Aubree Rogers

How To Make A Sundial

Sundial is the most reliable, because they will never be fast or slow. That is why Egyptians, Chinese, Babylonians, Greeks, Indians, and Peruvian Incas probably built them. Want to try? The process of making sundial can be a remarkable lesson in mathematics and astronomy for your children. Simple equatorial sundial can be made from materials on hand. You can also place them in the garden or on the balcony. This watch is called equatorial because the plane of the dial is parallel to the plane of Earth's equator.

1. Determine the direction of the north by the most ancient and precise way. Fix the vertical rod (gnomon) on a horizontal surface. Note the position of the shadow of the gnomon for a couple of hours before the solar noon point and draw a circle with the center at the site of fixing a gnomon and a radius equal to the length of the shadow of it in the initial moment of observation.

2. Follow the shadow: it will decrease and depart from the drawn circle, but at some point, it will begin to grow and re-cross it. Fix the shadow’s touch by the second point and connect it with the first one. The resulting segment is bisected. The line passing through the center of the circle and the midpoint will give us the midday line. This line is the exact north-south direction.

3. Mark up the dial. It is very easy to do: divide the circle into 24 equal parts by 15 ° (24h x 15 ° = 360 °) and mark the hours.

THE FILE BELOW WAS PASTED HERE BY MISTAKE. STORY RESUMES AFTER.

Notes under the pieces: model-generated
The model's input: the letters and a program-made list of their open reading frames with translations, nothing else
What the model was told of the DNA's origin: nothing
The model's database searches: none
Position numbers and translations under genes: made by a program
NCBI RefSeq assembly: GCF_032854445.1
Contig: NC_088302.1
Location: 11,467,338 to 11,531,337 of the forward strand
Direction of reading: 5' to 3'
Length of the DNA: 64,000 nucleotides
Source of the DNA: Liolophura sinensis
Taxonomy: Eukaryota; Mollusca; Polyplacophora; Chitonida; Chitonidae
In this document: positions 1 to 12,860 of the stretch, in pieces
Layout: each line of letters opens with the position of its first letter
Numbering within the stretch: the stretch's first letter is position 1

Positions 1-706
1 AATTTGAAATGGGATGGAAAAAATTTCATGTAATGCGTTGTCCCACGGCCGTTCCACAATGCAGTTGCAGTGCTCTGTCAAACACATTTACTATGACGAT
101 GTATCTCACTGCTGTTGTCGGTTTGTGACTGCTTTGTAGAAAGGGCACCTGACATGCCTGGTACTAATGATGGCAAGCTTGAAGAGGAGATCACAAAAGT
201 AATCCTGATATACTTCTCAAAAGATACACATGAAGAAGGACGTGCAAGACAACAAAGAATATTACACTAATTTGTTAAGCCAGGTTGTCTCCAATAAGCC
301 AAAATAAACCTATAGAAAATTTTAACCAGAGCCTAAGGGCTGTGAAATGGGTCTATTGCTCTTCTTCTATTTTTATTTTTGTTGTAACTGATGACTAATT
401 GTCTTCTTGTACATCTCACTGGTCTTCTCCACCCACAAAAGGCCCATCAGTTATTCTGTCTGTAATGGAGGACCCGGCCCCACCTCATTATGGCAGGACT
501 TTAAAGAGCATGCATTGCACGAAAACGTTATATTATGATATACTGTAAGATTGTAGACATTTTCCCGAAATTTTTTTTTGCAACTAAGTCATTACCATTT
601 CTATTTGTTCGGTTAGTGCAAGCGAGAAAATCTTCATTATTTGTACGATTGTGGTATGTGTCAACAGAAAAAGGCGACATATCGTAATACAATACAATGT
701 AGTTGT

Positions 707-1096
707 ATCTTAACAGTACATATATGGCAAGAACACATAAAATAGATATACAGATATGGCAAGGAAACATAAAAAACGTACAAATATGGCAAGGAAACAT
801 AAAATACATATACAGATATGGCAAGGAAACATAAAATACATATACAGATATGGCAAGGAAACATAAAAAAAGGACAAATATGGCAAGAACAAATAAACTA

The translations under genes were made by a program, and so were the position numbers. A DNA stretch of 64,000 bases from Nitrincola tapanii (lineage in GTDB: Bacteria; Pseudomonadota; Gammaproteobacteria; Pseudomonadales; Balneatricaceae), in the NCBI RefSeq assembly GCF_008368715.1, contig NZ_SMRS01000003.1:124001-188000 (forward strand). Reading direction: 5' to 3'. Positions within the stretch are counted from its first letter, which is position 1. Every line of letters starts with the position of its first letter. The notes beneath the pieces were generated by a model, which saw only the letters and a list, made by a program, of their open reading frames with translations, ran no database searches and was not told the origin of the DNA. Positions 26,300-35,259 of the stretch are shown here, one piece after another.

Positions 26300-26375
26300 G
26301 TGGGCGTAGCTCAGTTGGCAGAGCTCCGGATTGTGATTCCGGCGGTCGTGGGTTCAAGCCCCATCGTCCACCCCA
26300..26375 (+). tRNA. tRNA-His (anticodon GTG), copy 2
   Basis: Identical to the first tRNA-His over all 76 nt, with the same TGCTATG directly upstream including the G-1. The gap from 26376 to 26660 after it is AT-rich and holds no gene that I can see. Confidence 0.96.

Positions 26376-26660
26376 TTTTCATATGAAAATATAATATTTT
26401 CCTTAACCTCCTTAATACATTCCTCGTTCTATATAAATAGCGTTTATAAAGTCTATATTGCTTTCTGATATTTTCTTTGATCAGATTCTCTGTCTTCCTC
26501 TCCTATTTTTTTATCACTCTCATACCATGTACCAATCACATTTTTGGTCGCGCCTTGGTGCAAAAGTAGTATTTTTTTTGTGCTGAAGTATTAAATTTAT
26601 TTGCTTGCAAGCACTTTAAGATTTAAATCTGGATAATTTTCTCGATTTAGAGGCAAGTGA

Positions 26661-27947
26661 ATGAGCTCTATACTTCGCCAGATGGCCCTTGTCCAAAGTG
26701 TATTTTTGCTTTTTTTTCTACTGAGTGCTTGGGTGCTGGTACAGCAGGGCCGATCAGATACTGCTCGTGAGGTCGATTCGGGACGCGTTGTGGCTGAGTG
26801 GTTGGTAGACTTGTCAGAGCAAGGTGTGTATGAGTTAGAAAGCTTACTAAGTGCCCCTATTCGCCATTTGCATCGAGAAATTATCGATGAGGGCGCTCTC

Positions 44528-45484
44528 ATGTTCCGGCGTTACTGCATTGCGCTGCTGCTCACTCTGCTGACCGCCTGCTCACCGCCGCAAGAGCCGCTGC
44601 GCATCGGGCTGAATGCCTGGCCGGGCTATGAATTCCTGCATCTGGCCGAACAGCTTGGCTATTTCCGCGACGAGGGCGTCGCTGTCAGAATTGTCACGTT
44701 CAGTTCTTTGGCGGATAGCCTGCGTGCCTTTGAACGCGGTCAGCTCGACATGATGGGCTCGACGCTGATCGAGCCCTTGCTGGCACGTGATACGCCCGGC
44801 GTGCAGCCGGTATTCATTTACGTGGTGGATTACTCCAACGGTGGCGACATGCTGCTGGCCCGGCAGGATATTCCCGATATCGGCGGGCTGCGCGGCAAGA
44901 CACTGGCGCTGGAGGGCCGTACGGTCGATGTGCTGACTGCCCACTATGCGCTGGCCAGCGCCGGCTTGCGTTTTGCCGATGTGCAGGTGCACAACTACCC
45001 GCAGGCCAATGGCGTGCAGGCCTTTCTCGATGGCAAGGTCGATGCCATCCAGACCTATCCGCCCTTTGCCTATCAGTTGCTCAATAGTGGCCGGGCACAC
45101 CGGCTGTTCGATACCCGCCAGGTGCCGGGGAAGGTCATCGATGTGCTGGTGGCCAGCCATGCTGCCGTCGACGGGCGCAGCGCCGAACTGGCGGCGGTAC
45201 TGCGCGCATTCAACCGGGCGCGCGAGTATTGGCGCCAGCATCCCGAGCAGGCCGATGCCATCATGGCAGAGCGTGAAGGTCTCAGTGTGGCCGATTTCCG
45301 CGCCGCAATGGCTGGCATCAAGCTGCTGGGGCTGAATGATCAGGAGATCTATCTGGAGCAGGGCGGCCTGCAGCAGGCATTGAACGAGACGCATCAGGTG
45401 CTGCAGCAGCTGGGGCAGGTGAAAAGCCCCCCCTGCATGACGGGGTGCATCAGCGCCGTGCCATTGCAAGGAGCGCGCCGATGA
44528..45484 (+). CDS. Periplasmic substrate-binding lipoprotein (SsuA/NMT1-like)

4. Now it is time to make it. You will need thick cardboard, a piece of plywood, a thin plank (you can also use the foam). It is necessary to fix the gnomon and impose the dial on him perpendicularly to the surface.

5. The last thing you need to do is to orient the resulting construction. Create the following conditions: a) the dial line "6-18" should be placed horizontally; b) the line "12-24" must coincide with the direction north-south, which we have already found (please refer to 1); c) plane the clock dial to the north, so that the angle between the gnomon hours and the plane of the horizon was equal to the latitude of your location (for Moscow it is approximately 55,5 °). The sundial is ready!

It reflects the true solar time, and its readings coincide with your wristwatch, if you take the summer and standard time in our country into account. Unfortunately, the sundial cannot work in winter: the sun in our latitudes is too low on the horizon, and the gnomon will give shade.


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